Do you need another incentive to turn your thermostat down? If saving money on your utility bills and decreasing your dependence on fossil fuels isn't enough for you, recent research suggests that you can lose weight by knocking the temperature down by a few notches. We all want to be comfortable in our homes, but it turns out that being a little chilly might be good for us.
Prime Your Internal Furnace
Former NASA employee Ray Cronise has advanced a hypothesis that reliable indoor heating is one culprit for growing rates of obesity and accompanying diseases like diabetes in the United States. The idea is simple: The human body needs to burn energy to warm itself. Over the course of our evolution, humans were exposed to more cold than we are today, when we spend the winter commuting in a heated car between a heated home and heated office. When a body no longer needs to work to warm itself, that energy turns to fat instead.
“Our body temperature remains constant and it takes a lot of energy to keep it that way, no different than heating your house," Cronise said to ABC News. "I treated my body like a thermostat…to see if I could run up the utility bill and get the furnace, [my metabolism,] running at full blast."
You don't need to visit the North Pole to see if temperature-induced weight loss works for you-- Cronise suggests that keeping the temperature somewhere between 55 and 65 is enough to place some mild stress on your internal system and keep it working to warm you.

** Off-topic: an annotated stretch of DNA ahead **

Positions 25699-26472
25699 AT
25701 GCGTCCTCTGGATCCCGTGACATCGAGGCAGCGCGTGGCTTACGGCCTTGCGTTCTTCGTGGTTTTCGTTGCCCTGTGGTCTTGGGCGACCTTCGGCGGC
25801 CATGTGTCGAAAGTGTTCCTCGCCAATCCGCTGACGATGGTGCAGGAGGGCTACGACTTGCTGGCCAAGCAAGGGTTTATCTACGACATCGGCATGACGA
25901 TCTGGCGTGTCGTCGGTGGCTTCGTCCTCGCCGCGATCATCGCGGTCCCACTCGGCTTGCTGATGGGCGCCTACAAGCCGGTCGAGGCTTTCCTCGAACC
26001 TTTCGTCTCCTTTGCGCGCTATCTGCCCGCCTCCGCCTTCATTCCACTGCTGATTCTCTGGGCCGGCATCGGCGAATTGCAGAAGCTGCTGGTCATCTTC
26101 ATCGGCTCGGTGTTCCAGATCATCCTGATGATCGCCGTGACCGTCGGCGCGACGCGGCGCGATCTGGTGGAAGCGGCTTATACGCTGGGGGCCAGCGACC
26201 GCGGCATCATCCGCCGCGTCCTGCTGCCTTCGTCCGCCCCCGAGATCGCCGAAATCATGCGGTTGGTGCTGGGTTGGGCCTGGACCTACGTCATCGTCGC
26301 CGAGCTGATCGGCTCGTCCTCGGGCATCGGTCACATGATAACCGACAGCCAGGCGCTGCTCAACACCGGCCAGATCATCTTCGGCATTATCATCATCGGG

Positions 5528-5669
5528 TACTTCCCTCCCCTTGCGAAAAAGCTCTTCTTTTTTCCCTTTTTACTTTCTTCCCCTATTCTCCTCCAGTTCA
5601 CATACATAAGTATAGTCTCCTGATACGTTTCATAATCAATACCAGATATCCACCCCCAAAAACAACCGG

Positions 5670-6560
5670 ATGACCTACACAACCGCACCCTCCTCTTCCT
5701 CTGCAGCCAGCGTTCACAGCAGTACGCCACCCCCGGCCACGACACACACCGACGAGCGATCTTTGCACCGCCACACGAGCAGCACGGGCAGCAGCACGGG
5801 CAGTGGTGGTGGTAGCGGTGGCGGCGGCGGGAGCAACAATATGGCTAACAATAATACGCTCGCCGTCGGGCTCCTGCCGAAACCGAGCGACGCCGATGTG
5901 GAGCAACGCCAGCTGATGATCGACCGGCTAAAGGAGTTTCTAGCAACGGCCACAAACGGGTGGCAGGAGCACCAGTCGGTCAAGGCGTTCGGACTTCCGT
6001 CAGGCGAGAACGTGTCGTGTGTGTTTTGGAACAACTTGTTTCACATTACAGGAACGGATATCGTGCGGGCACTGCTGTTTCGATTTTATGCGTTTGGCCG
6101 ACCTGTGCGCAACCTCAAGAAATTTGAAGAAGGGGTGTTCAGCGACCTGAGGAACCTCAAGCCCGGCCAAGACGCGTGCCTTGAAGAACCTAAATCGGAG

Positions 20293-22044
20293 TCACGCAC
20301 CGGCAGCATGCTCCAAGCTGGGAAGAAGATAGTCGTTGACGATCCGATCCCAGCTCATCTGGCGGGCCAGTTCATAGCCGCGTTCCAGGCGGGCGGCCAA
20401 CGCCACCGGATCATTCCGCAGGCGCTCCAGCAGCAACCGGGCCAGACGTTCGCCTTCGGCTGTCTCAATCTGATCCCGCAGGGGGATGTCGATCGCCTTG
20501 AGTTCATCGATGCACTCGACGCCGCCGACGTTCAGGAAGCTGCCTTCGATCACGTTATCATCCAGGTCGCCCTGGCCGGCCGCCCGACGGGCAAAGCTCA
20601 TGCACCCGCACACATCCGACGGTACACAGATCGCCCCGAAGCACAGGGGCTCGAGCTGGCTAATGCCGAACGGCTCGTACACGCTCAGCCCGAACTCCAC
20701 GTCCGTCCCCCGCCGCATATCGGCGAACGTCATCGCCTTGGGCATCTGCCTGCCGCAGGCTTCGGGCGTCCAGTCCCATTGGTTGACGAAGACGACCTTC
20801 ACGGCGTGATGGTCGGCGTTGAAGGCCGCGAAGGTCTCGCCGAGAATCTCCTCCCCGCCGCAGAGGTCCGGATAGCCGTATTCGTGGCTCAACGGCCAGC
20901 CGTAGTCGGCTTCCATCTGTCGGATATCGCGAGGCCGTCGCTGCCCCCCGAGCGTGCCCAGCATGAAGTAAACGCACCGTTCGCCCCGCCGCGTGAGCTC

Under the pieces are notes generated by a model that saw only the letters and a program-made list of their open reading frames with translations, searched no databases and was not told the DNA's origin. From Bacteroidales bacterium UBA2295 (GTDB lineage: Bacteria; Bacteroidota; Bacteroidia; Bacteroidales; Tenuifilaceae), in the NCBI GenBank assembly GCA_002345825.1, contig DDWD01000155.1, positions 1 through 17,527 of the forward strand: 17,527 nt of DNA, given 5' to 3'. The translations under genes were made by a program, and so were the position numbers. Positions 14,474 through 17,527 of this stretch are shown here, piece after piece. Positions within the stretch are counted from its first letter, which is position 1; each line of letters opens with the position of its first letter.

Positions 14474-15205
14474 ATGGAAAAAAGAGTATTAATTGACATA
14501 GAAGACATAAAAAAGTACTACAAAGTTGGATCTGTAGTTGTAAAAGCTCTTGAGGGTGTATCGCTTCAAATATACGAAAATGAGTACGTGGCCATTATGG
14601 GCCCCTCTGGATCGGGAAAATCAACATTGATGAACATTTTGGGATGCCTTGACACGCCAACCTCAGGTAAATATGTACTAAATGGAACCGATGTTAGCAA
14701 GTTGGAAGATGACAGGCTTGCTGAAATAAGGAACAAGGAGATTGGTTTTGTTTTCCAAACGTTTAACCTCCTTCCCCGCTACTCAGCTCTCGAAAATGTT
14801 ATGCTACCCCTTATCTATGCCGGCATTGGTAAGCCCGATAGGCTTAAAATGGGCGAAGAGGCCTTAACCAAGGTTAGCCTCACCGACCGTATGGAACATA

Lose Weight, Save Money
Other studies have corroborated the idea that exposure to more moderate temperatures can kick the body's metabolism into gear, burning calories that otherwise would get stored in fat cells. "What would it mean if we let our bodies work again to control body temperature?" Dutch researcher Dr. Wouter van Marken Lichtenbelt said to Health Day about his research on the subject. Some of the studies go into the benefit of shivering, although that may go several steps beyond the comfort level the average American wants in his or her home.
If turning the thermostat down doesn't do the trick, you can take it a step further. The Atlantic recently profiled the inventor of an ice-vest, who claims that you can burn 250 calories in an hour by wearing the chilling garment.
The jury is still out on how strong the real-life effects of cold exposure are on weight loss. "We do have clear evidence that cold adaptation increases energy expenditure," van Marken Lichtenbelt said. "There is no doubt in this respect. How pronounced these effects are in everyday life, especially in the long term, is not yet known."
For consumers looking to shed a few pounds, turning down the thermostat is worth a shot. Even if the weight-loss program doesn't work out, the worst thing that could happen is you save a few dollars on your heating bills.